Other Diagnoses to Consider in the Differential Diagnosis of HOS

Disorders of unknown cause

  • VACTERL (vertebral defects, anal atresia, cardiac malformation, tracheo-esophageal fistula with esophageal atresia, renal anomalies, and limb anomalies)

Teratogen exposure

  • Thalidomide. Exposure to thalidomide in pregnancy places the fetus at risk for severe upper- and lower-limb defects (e.g., phocomelia, amelia), cardiac defects, and malformations in other systems not observed in HOS (renal, ocular, auditory, gastrointestinal, and craniofacial) [Matthews & McCoy 2003, McDermott et al 2005, Vianna et al 2013].
  • Valproate. Exposure to valproate, particularly in the first trimester, places the fetus at risk for major congenital defects including congenital heart defects that can overlap those seen in HOS; however, the other malformations seen (e.g., polydactyly, spina bifida) are not features of HOS [McDermott et al 2005, Wyszynski et al 2005].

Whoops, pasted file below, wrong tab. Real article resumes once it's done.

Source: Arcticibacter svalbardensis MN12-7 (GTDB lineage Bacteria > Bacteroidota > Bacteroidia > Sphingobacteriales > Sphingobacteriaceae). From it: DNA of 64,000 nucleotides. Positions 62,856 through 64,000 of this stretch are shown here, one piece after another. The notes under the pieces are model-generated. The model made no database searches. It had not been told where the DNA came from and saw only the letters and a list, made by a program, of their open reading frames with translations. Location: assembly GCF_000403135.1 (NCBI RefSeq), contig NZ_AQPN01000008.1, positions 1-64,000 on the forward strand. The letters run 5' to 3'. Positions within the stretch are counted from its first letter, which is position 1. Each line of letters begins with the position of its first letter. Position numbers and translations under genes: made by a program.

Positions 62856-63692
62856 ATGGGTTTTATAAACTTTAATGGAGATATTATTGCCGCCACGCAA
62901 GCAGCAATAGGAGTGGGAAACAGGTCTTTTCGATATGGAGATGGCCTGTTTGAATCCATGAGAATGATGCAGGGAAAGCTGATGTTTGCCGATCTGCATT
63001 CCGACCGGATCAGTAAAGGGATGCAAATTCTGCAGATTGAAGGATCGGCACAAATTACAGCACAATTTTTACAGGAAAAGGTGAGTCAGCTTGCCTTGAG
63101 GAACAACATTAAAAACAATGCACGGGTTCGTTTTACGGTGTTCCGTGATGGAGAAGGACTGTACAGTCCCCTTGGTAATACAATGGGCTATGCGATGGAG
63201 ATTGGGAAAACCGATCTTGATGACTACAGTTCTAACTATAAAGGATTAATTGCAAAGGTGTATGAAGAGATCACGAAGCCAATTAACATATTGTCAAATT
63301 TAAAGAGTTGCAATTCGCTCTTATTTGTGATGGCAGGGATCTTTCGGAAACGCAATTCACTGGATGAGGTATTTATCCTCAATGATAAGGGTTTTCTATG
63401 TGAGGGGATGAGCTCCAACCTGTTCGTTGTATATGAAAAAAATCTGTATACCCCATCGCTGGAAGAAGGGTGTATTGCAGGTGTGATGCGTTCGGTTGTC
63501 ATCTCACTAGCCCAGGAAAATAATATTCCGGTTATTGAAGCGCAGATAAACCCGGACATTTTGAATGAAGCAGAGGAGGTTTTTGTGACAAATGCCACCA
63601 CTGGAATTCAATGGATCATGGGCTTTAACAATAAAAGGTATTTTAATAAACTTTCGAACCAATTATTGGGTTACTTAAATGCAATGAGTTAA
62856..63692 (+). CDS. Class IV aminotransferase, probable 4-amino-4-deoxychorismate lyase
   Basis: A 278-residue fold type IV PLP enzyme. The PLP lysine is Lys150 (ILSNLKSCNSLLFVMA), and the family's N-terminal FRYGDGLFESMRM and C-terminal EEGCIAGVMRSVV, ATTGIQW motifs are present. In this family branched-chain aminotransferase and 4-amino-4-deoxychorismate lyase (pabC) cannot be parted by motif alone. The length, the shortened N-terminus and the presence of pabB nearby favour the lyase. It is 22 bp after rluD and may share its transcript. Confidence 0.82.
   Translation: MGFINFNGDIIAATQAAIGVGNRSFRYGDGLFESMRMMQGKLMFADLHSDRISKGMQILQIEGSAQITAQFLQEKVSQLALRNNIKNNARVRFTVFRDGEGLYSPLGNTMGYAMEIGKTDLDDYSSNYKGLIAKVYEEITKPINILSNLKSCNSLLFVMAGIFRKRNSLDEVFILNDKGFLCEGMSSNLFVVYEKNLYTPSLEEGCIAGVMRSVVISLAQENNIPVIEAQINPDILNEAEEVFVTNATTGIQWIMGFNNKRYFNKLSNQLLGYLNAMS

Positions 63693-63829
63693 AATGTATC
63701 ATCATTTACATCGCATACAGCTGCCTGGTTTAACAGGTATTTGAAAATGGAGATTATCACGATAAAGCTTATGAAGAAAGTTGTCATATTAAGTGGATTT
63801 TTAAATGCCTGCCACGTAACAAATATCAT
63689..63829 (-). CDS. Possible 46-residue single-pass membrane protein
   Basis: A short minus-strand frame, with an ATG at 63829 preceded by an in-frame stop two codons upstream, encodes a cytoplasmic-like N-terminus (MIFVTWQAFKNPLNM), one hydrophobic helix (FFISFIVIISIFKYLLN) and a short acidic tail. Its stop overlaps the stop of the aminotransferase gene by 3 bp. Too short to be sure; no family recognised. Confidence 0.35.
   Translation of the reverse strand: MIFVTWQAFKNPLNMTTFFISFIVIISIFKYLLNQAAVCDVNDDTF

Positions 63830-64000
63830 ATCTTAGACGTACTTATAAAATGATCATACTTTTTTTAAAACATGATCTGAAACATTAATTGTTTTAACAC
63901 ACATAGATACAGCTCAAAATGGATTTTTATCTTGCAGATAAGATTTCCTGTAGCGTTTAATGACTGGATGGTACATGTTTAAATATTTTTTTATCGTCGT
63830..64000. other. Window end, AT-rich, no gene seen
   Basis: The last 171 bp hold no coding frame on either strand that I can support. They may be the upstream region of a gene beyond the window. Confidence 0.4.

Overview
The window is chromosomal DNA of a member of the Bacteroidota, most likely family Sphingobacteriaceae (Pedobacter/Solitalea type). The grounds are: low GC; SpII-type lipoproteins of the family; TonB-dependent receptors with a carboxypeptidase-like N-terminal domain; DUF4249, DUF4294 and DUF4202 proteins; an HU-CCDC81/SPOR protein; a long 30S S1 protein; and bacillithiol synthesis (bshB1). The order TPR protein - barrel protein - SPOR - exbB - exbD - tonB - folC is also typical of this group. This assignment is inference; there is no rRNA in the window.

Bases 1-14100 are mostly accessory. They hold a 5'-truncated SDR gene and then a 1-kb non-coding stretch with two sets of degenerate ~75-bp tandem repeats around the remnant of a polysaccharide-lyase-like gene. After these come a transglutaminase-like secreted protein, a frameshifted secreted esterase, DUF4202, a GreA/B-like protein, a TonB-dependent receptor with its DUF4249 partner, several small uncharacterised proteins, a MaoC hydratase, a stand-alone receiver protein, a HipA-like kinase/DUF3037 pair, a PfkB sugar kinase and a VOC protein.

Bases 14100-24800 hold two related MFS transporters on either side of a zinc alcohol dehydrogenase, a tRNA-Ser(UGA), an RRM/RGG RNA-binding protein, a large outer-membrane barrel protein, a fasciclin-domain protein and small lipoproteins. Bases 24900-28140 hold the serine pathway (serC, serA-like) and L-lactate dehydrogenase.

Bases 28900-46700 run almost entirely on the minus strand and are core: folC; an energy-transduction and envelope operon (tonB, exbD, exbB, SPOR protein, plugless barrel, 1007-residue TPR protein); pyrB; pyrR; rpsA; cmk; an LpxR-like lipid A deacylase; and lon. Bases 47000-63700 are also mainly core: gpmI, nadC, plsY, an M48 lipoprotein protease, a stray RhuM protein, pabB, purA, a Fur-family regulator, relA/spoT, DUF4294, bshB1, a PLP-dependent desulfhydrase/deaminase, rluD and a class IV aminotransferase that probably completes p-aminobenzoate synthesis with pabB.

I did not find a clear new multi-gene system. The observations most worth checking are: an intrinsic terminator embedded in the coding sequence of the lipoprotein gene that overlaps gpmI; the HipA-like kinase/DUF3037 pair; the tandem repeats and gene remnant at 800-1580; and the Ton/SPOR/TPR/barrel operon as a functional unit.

Management

Evaluations Following Initial Diagnosis

To establish the extent of disease and needs in an individual diagnosed with Holt-Oram syndrome (HOS), the evaluations summarized in Table 3 (if not performed as part of the evaluation that led to the diagnosis) are recommended.

Table 3.

Recommended Evaluations Following Initial Diagnosis in Individuals with Holt-Oram Syndrome

System/ConcernEvaluationComment
MusculoskeletalPhysical examination for limb involvementHand & upper-limb radiographs may be recommended by orthopedist to aid in management of radial ray malformations.
CardiacChest radiographyTo identify enlarged pulmonary arteries caused by pulmonary hypertension or cardiomegaly &/or evidence of congestive heart failure